An Insider’s Guide to Sumba: Bali’s Unspoilt Alternative
On the western edge of the sea of Savu, a few islands east of Bali, there is a place of its own – where wild horses still roam the palm-lined beaches and stretches of road see more buffalo. how many cars. An island of shade-draped natural pools and mythical surf spots, but also dry stretches of limestone hills that almost resemble the African savannah. The most defining aspect of Sumba – about twice the size of Bali, but with barely a sixth of its population – is its indigenous Marapu belief system, in which locals worship the spirits of their ancestors, whom they believe live all around them, although some are buried in imposing megalithic tombs. In kampung villages of pointed-roof, thatched-roof houses, betel nut-chewing women spin some of Indonesia’s most elaborate ikat fabrics – geometric patterns of shells and animals – onto hand-dyed fabrics with indigo leaves, root bark and pounded turmeric.
It is an island almost devoid of shamanic priests but no commercial centers; where the children are still shouting “Hey, sir!” ; where encounters with poverty, tribalism and sacrificial rituals can be confrontational. So far, it has not experienced anything comparable to the overdevelopment seen in Bali. New hoteliers tend to merge hospitality with philanthropy – figures such as Claude Graves, who started the Sumba Foundation to support community projects at the same time he was building a beach resort next to the hottest surf spot. famous on the island in 1989. The hotel is now Nihi Sumba. , and owned by American financier Chris Burch and South African hotelier James McBride (formerly The Carlyle in New York). The big arrival later this year will be Cape Karoso, tropical and modern, at the wild west end of the island. New hoteliers Fabrice and Eve Ivara will emphasize food from a rotating call of chefs, with ingredients grown on the resort’s organic farm. Here, the Ivaras and others who have fallen in love with the island explain why this delicately laid place deserves only the sweetest and most enduring steps.
Most visitors stay in the west of the island, where it’s a 90-minute drive on quiet, dusty roads from the small airport at Tambolaka to resorts such as Nihi Sumba in the south and Cape Karoso in the east. ‘west. There are magical beaches around here, from the limestone stacks of Bwanna in the southwest to the semi-lagoon of Mandorak in the far west and the Pero estuary, where the wooden canoes of fishermen congregate in clear waters. At Weekuri Lagoon near Mandorak, locals rent rubber buoys and float serenely as the Indian Ocean bursts through vents at one end. It’s also worth exploring the drier east of the island, with its sandalwood trees and cashew plantations. Natural highlights along the way include the tiered Lapopu Waterfall, the Waikelo Sawah Falls and Caves, and the Waimarang Swimming Hole, reminiscent of Mexican cenotes. Traditional kampung villages are dotted across the island, such as Ratenggaro to the west, where thatched-roof houses and megalithic tombs overlook a beautiful estuary of white sand and calm turquoise water.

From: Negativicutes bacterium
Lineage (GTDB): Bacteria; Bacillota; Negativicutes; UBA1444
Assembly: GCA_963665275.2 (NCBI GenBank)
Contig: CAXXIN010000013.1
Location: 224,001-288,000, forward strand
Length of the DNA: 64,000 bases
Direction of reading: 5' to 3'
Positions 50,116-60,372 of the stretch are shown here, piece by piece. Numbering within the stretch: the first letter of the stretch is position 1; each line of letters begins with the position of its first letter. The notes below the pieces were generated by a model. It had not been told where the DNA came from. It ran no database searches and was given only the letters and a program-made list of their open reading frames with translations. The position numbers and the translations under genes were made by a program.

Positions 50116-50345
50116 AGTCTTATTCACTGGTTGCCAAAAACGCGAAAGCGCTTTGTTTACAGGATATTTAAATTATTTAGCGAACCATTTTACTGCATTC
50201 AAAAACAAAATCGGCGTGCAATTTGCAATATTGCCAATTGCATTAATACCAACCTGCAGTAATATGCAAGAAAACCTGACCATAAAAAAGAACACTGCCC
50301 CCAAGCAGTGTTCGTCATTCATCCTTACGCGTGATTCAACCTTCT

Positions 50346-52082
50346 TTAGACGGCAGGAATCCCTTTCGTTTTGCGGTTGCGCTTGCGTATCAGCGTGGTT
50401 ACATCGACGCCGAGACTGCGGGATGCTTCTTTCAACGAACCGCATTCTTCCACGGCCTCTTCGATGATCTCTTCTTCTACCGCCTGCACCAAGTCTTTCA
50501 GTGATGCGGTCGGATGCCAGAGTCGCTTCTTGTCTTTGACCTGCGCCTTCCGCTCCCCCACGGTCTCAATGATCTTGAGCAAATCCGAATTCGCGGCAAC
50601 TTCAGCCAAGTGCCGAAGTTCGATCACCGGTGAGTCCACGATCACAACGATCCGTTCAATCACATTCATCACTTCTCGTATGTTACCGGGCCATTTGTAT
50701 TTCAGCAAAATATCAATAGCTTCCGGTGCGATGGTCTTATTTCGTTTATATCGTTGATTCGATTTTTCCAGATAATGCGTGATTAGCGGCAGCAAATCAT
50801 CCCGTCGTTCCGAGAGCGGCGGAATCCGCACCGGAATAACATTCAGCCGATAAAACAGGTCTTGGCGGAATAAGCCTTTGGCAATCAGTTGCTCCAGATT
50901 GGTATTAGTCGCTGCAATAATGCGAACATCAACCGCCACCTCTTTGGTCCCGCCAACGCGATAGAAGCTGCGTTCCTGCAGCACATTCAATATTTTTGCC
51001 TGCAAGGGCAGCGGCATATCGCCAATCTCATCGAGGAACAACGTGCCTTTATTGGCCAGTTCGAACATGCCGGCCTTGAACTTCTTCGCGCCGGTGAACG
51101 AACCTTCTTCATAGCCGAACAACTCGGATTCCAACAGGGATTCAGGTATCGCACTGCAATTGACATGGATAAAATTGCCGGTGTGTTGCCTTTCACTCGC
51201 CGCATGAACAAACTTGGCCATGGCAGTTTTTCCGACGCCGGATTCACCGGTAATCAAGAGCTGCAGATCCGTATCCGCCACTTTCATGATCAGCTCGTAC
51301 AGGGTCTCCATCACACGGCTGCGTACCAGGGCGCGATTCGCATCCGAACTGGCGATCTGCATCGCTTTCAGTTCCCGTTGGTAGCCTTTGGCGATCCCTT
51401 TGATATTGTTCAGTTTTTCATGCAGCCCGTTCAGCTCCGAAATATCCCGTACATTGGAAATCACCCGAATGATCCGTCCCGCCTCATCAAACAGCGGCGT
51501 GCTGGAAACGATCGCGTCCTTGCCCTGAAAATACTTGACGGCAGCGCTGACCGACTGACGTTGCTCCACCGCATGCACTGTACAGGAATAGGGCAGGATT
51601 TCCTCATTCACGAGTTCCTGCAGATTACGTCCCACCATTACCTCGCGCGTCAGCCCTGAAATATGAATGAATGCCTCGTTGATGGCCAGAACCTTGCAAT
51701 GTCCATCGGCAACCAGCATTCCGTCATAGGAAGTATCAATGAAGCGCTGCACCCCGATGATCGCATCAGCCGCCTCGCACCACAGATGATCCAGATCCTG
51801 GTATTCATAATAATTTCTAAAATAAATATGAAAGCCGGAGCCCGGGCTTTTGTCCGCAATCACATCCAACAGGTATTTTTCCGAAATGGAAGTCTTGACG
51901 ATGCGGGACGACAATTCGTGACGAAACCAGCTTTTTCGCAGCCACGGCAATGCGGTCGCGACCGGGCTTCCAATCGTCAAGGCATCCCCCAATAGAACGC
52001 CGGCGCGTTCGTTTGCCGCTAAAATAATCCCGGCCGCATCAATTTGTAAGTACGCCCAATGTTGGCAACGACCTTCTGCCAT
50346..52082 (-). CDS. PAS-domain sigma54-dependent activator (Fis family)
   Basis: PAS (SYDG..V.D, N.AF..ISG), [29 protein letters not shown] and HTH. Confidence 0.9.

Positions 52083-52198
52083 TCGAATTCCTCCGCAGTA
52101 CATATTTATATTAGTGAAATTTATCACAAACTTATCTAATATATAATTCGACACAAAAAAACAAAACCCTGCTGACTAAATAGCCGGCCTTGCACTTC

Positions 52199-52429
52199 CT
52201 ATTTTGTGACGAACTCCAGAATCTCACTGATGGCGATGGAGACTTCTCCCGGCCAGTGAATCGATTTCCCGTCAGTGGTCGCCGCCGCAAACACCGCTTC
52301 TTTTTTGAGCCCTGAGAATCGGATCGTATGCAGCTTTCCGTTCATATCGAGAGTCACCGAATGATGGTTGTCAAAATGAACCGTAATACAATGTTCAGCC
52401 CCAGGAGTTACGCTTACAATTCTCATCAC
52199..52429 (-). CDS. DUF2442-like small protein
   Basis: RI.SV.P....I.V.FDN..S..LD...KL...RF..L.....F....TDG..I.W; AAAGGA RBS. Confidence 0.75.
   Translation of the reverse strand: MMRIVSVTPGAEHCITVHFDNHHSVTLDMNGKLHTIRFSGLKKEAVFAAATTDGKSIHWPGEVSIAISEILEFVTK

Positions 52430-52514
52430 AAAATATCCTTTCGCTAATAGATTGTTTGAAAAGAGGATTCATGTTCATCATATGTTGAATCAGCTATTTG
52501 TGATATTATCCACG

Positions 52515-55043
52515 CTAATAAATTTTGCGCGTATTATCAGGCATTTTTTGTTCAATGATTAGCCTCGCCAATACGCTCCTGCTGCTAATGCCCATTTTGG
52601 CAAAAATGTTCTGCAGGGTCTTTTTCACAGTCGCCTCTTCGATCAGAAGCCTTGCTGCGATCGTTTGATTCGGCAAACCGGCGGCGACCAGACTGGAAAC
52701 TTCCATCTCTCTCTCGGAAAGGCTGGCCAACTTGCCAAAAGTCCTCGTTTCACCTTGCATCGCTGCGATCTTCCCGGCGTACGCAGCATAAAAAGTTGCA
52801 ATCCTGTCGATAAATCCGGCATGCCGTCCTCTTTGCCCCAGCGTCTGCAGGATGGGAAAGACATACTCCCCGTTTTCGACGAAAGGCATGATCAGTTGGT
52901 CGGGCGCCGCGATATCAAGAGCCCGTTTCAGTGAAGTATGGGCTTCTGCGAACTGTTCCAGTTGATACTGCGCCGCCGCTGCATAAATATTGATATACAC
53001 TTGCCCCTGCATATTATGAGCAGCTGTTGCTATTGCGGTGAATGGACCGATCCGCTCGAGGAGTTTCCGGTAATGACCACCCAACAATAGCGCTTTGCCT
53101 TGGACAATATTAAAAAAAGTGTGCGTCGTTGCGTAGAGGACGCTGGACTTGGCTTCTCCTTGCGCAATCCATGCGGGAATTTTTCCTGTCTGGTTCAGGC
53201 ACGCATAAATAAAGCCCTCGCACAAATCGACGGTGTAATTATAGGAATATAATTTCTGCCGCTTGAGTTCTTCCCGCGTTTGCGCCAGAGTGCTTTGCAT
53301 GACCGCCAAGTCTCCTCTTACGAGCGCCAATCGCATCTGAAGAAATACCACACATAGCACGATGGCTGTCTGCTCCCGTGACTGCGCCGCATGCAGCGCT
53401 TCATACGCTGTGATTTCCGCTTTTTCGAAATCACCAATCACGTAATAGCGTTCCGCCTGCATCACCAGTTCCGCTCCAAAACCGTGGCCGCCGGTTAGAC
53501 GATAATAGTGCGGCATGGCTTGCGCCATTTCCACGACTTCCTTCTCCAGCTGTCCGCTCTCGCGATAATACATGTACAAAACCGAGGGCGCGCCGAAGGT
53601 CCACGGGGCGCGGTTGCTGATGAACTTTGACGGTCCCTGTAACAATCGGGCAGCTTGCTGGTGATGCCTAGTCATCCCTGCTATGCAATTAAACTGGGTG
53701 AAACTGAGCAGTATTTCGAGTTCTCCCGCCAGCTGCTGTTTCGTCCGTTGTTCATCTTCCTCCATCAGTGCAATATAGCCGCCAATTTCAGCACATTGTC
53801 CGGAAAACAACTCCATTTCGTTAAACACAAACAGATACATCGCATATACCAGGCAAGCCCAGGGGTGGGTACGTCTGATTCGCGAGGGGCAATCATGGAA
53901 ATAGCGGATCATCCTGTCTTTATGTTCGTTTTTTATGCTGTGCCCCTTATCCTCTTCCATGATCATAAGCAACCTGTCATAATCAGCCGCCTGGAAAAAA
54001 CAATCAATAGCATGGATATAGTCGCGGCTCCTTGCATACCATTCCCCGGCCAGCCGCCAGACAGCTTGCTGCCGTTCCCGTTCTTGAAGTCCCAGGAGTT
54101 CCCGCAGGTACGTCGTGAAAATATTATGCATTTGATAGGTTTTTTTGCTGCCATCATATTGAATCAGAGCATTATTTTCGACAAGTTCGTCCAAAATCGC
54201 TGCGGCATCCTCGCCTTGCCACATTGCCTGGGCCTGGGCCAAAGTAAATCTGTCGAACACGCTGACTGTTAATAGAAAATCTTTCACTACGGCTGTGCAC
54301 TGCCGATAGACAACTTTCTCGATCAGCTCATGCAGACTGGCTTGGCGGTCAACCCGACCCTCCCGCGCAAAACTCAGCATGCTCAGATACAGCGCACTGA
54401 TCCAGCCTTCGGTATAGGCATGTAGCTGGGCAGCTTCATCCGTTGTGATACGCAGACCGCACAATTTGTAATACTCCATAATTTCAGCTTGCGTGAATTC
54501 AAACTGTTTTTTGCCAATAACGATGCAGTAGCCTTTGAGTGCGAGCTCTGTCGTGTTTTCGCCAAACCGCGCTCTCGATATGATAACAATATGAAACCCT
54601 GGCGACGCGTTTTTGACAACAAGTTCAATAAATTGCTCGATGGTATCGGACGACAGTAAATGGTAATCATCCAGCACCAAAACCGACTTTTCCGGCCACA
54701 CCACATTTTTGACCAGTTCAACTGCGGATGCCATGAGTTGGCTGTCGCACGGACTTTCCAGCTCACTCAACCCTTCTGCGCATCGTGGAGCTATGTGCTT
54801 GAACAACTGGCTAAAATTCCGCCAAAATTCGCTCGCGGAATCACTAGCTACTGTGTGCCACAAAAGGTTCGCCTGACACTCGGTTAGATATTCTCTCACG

Accommodation in Sumba, Indonesia
Nihi Sumba (doubles from around £1,215) is still the island’s most famous stay – 28 thatched-roof villas among frangipani trees, with infinity pools and private butlers to organize horseback rides at sunset on the beach.
Also on the southwest coast, Alamayah (doubles from around £155) is a surf-facing boutique hotel with six suites, rooftop yoga and a plant-based restaurant.
Later in the year, Cap Karoso (doubles from around £185) launches with 47 clean-lined rooms and 20 villas, including beachfront homes with lagoon pools.
Closer to the airport and beautiful Mananga Aba Beach to the north, Maringi Sumba (doubles from around £105) is the Sumba Hospitality Foundation’s lush bamboo eco-resort, with newly trained local staff , nine rooms and villas and excellent Sumbanese cuisine from the foundation’s permaculture farm.